I keep having to explain a principle I arrived at a few years ago when I realized the modern conservative movement is grounded almost entirely in a contrived sense of grievance, predicated on a false victimhood of its supporters. (That’s not to say some haven’t genuinely suffered some wrongs, but they consistently focus on imaginary ones instead.)
The clarifying moment for me in realizing how to deal with this was the stupidity of when right-wing media claimed Barack Obama was having a “hip hop barbecue” at the White House. Obviously, this met all of the signature tropes of such efforts: it was a lie, was a transparently racist dogwhistle, and featured absurdities demonstrating a profound cultural illiteracy — in this case, asserting that Common is a gangster rapper. Forsooth.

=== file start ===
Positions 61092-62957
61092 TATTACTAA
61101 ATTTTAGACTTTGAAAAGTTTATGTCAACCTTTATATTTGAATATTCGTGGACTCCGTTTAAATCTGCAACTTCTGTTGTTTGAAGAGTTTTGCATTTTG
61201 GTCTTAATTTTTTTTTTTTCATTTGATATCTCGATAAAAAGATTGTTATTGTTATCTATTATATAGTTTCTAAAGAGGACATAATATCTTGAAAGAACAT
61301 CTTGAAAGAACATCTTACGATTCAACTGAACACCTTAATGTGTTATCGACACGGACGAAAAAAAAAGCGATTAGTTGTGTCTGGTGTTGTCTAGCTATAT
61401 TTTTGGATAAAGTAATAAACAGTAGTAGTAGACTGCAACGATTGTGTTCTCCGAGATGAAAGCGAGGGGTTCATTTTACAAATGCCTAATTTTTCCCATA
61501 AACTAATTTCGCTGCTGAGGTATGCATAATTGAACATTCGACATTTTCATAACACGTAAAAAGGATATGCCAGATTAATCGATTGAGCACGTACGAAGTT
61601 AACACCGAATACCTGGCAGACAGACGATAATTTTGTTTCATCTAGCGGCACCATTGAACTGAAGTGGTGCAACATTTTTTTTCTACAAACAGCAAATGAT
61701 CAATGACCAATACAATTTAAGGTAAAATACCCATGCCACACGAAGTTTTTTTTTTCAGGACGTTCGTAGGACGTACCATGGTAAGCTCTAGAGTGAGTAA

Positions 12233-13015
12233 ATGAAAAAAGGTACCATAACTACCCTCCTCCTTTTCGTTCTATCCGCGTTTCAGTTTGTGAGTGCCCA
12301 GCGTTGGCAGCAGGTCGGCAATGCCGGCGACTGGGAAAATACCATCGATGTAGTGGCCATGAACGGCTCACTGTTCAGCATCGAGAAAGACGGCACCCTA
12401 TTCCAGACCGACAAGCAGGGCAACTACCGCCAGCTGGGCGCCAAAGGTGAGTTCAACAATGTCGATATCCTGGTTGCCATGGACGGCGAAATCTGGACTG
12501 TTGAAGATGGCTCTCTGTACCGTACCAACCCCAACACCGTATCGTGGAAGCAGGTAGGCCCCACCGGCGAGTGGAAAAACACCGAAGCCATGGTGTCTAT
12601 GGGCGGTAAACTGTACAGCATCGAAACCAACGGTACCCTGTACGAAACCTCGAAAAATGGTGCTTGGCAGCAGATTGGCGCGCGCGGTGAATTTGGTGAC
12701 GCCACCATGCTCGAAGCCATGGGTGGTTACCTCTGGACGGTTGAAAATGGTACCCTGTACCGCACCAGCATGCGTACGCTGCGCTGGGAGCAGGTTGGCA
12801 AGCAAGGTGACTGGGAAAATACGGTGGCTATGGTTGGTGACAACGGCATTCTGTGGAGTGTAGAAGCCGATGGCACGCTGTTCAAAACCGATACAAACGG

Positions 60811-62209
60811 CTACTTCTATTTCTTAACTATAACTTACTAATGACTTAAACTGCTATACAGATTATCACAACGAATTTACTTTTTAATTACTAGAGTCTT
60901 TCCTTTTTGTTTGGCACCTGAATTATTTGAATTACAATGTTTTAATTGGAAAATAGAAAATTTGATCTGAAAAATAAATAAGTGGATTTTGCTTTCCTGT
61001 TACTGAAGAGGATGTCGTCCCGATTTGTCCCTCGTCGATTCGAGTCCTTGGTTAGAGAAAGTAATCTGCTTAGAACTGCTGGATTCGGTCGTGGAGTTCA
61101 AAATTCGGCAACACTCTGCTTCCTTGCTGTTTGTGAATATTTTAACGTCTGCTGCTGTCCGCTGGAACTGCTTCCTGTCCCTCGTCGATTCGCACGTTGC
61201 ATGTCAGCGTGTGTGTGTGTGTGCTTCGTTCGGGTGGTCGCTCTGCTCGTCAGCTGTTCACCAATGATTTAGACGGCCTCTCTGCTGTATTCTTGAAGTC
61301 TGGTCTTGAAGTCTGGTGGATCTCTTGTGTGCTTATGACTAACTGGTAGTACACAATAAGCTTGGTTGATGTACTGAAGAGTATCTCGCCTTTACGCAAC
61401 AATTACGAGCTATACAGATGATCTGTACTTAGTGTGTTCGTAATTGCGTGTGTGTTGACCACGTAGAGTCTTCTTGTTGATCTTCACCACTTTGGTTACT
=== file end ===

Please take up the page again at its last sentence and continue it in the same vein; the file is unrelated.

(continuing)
My conclusion then was simple: give them what they want. They’re going to accuse you of it anyway, at least do the right thing and give them a reason to pretend they’re victims. Eventually, Obama did have a Hip Hop BBQ of sorts, and it was glorious. What could the right wing media outlets do, except say “he’s at it again!” Who’s gonna pretend to get outraged twice?
Now, of course, there are limits. No matter how desperately the right may have craved Death Panels back then, we can’t give them the true version of that lie they created. But for the most part, if the fact-free media and its credulous supporters want to pretend they’re being wronged, we should follow improv rules and say, “Yes, and…” and be sure to double down.
If they said you had a Hip Hop BBQ, then you damn well ought to have one.